Charlene White: Empire’s Child, review: personal, powerful and important
ITV’s attempts at representation often come across as cack-handed. If they’re not shoehorning BAME actors into The Larkins, they’re giving black writers their own drama series but limiting the episodes to just 15 minutes each (last year’s Unsaid Stories). Earlier this week, Ashley Banjo: Britain in Black and White culminated in a walk-out by Jim Davidson, which felt like a cheap stunt.
Charlene White: Empire’s Child was much better. It was, essentially, an episode of the BBC’s Who Do You Think You Are? but with a specific purpose: tracing White’s roots to establish how the British Empire shaped her history. “It’s a story about who we all are as British people,” she said at the end, which is one way of looking at it, but it’s certainly a story that will be shared by many black Britons.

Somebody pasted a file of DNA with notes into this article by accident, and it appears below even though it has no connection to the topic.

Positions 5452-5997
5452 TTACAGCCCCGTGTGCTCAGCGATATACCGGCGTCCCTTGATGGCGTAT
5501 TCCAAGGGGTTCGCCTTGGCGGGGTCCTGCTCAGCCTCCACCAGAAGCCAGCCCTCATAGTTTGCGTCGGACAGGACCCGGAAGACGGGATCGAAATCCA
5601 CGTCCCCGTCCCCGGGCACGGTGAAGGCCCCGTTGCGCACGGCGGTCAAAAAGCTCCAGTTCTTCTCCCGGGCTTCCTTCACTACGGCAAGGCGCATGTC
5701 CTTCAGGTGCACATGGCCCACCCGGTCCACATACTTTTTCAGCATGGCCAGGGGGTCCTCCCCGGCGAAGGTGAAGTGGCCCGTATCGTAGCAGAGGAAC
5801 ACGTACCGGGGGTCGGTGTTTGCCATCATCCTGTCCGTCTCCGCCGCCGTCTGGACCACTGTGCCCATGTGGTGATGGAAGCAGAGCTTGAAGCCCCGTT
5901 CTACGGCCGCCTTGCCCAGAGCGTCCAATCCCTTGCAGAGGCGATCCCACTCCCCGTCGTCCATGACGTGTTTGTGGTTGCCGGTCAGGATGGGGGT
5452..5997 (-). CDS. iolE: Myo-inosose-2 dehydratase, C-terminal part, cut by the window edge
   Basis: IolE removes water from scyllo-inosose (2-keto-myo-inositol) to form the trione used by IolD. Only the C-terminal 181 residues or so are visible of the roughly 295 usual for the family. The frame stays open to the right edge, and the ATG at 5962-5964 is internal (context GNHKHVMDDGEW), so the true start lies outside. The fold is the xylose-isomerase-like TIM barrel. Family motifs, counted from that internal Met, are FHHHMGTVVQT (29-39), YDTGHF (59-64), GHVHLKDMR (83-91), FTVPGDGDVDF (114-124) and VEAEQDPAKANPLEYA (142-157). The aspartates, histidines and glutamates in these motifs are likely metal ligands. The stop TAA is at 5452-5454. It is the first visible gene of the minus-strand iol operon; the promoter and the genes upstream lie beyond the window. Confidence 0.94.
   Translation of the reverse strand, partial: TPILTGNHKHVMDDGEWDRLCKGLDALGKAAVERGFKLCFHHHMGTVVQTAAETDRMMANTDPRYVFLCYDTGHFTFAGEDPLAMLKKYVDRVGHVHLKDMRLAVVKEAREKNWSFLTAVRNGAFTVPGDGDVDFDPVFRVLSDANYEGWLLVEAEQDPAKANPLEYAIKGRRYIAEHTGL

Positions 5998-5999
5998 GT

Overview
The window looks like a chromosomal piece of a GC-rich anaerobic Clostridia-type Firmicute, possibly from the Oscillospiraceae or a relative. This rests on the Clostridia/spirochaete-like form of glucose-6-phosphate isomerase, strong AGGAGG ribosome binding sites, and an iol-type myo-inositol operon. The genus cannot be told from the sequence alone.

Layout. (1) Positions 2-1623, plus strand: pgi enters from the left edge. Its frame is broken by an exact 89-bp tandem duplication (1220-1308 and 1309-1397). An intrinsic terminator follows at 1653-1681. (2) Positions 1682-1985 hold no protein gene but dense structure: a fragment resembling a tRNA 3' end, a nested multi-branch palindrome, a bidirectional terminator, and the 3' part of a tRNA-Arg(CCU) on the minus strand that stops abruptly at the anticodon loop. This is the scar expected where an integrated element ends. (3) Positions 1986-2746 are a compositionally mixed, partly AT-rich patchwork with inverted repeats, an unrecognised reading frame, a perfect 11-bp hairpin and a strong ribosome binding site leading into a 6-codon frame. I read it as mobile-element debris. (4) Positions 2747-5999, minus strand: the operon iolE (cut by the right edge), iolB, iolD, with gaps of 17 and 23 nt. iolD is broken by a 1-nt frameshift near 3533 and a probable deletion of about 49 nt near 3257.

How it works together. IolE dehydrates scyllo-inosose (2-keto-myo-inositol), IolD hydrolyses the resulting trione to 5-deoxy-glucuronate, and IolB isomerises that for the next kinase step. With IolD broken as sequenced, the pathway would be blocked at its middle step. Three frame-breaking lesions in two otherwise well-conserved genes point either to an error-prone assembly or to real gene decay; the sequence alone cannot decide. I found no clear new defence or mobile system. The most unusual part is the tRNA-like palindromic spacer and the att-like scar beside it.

White, who you may know as a news presenter and member of the Loose Women panel, was born in south-east London to parents who arrived here in the 1960s as part of the Windrush generation. They were the first black family to move into their street and “not every neighbour was happy about that fact but Mum and Dad worked through that and we were loved on that road, we really were.” White tracked down a man who had given her parents lodgings when they first came to Britain: he was still alive and well at 91, still living in the same house, and still with the same stair carpet.